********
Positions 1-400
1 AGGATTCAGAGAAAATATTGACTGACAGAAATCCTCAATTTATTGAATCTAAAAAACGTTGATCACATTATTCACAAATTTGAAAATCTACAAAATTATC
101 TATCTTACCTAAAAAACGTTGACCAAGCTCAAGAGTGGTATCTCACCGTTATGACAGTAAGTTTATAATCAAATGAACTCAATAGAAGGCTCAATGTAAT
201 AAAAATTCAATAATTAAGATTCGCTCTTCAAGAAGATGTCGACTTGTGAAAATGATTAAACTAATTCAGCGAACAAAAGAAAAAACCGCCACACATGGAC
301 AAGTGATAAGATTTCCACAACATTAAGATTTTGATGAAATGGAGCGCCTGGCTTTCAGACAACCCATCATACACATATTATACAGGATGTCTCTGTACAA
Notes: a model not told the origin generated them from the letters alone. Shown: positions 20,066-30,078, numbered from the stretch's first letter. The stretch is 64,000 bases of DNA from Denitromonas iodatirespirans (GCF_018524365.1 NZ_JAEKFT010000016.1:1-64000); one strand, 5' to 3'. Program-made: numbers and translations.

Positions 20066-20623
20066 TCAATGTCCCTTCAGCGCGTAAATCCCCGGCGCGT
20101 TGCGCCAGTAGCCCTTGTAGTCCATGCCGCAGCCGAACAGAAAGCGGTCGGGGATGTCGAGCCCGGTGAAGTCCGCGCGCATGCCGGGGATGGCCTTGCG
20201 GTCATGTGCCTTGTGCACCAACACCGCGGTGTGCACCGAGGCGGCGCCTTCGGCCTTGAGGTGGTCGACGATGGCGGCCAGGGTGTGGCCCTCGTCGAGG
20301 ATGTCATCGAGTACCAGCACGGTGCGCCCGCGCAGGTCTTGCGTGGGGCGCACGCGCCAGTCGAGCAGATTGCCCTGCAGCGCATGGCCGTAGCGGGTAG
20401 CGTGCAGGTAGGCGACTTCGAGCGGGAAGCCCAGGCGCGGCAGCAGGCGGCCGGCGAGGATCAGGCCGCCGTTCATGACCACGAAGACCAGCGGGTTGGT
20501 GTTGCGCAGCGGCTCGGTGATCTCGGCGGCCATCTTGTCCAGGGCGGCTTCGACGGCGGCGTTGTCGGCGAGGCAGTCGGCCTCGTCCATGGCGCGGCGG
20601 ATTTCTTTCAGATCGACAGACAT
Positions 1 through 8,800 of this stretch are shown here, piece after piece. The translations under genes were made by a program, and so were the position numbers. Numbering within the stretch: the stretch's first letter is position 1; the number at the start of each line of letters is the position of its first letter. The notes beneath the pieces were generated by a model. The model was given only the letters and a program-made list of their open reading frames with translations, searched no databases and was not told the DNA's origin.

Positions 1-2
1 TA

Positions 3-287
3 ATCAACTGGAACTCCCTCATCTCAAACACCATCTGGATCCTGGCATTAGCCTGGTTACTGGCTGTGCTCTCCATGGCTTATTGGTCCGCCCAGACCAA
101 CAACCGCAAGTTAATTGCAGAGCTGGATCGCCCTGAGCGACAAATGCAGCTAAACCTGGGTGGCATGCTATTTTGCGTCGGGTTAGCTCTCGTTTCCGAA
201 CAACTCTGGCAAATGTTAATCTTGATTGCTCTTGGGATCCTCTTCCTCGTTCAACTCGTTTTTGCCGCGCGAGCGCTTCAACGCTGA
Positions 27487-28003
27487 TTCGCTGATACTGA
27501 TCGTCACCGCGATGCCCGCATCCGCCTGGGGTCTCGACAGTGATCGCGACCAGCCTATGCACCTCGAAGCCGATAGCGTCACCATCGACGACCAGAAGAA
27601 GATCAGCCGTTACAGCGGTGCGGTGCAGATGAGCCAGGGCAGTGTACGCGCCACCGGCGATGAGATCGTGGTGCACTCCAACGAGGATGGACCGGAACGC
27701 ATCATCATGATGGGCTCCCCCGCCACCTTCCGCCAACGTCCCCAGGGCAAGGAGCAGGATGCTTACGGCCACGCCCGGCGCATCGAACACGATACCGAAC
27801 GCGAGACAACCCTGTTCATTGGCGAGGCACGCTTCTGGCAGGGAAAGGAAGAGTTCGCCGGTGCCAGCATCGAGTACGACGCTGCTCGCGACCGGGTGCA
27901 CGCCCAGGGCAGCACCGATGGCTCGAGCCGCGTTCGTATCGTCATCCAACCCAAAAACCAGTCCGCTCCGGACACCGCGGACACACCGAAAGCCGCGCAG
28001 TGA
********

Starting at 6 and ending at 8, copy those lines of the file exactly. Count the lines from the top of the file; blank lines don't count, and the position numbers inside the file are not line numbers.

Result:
Notes: a model not told the origin generated them from the letters alone. Shown: positions 20,066-30,078, numbered from the stretch's first letter. The stretch is 64,000 bases of DNA from Denitromonas iodatirespirans (GCF_018524365.1 NZ_JAEKFT010000016.1:1-64000); one strand, 5' to 3'. Program-made: numbers and translations.

Positions 20066-20623
20066 TCAATGTCCCTTCAGCGCGTAAATCCCCGGCGCGT